The Man Who Listens to Horses By Monty Roberts
Reviewed by Ashley Sutton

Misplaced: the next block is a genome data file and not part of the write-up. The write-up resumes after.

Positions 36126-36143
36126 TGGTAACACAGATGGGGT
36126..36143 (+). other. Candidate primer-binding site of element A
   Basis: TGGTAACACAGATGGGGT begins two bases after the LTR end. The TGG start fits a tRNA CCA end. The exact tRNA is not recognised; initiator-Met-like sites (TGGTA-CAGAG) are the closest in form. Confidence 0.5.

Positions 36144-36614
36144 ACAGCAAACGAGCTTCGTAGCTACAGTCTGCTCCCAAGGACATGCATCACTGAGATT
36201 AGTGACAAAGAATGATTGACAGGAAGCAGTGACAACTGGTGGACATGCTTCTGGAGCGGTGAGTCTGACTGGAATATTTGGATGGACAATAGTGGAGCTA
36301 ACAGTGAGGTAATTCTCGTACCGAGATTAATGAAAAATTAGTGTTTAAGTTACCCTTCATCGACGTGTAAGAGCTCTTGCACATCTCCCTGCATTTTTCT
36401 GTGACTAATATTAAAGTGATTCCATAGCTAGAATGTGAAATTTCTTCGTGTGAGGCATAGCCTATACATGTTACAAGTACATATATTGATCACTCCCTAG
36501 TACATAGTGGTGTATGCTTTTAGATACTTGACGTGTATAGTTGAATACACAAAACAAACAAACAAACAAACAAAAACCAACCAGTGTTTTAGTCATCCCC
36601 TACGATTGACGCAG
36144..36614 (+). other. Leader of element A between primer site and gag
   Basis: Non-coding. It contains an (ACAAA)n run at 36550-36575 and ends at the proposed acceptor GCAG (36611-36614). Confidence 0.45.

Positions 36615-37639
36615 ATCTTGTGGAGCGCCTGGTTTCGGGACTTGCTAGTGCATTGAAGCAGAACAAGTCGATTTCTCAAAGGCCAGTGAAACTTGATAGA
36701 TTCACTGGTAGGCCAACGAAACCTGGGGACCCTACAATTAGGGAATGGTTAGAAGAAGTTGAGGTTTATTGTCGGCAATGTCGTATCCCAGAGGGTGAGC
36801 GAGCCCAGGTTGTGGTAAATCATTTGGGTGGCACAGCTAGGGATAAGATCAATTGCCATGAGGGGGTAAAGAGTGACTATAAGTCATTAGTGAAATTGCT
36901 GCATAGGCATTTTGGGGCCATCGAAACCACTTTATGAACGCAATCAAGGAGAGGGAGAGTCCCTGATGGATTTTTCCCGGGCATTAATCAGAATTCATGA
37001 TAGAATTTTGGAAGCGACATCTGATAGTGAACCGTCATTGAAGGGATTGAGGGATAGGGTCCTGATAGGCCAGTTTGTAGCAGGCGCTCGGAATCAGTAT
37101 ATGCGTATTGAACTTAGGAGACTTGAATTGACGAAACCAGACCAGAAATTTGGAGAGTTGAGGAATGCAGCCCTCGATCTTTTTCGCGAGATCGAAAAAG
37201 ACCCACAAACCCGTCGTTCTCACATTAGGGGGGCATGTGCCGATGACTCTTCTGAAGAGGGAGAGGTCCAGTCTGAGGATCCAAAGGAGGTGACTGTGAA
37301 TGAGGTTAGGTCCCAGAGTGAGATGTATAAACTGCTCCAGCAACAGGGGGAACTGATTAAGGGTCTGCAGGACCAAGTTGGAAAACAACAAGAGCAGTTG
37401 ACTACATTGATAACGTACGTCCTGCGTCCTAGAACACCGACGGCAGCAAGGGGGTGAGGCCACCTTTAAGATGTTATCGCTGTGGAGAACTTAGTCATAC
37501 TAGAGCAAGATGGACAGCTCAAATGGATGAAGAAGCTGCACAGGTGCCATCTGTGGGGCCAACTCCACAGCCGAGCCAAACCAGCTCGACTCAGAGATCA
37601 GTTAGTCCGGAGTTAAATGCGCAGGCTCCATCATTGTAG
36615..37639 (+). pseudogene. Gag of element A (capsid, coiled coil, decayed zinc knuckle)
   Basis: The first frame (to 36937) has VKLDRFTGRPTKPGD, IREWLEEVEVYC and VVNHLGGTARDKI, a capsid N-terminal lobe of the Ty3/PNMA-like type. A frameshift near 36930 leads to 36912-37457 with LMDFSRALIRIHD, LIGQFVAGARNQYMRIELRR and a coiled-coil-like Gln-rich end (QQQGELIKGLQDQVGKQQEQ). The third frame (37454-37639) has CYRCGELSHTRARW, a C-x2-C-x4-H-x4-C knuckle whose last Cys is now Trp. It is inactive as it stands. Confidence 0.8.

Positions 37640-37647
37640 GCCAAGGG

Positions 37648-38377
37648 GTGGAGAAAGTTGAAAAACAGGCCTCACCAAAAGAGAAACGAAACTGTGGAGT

For hundreds of years, people have trusted the traditional way of training horses. This method uses beatings, pain, and suffering to break the horse's spirit and force him to obey. This practice was considered normal, but the consequences of "breaking" a horse this way are tragic. Horses lose their trust toward humans, and while many people are aware of this loss, it seemed that this was the only effective way to train horses. But one day, Monty Roberts went out into the wilderness of Nevada to watch the wild mustangs that roamed there. It was observing the herd's strict disciplinary procedures that brought Monty to noticing a pattern in the horses' behavior, a kind of "language." He called this language "Equus," and his knowledge of Equus helped him discover join-up, efficient, painless way to train horses. In The Man Who Listens to Horses, Monty Roberts tells of his childhood, his discovery of Equus and join-up, and of the many obstacles that stood in his way of sharing his methods with others. Now sixty-six years old, Monty "is squarely built, and at 240 pounds on a five-foot-four-inch frame, he is much heavier than he looks," says Lawrence Scanlon, who wrote the introduction to the book. His vision is impaired; he can only see black, white, and a wide array of gray tones. Monty grew up around horses, since his father was a well-known horse trainer. Throughout his childhood, Monty witnessed the cruel methods of breaking horses that his father used. His disagreements with his father were a main factor in what made his so determined to stop these methods. Monty's father was a firm believer in sacking-out, in other words, tying a horse up and beating him into submission. As Monty describes one horse being "trained" by his father, "The whites in his eyes are showing, the horse desperately tries to escape my father, and one eye looks back at him in fear and dread." When Monty tried to show his father his way of training, this turned into Monty's fate, too. For years, Monty was the subject of horrifying abuse from his father, and Monty never forgave him for the pain he caused in so many lives. Throughout the book, Monty tries to communicate to the reader that his talents with horses are nothing extraordinary. He has no special "magic touch," and no ancestry of communicating with horses. He just says that he has learned to "listen" to the horses he trains, and that this allows him to solve their problems with ease. He maintains that anyone can do what he does with horses if they'd just take the time to "listen." His book tells of the hard times he's had, and it shows people that the road to making a difference in the world is often a hard one. The Man Who Listens to Horses is an inspiring story about a man who never gave up on what he believed in. Anyone who likes either horses or just a heart-warming story is sure to enjoy this book by Monty Roberts. It shows the consequences of the trust between humans and horses being broken, and what we can to do to prevent this loss of trust.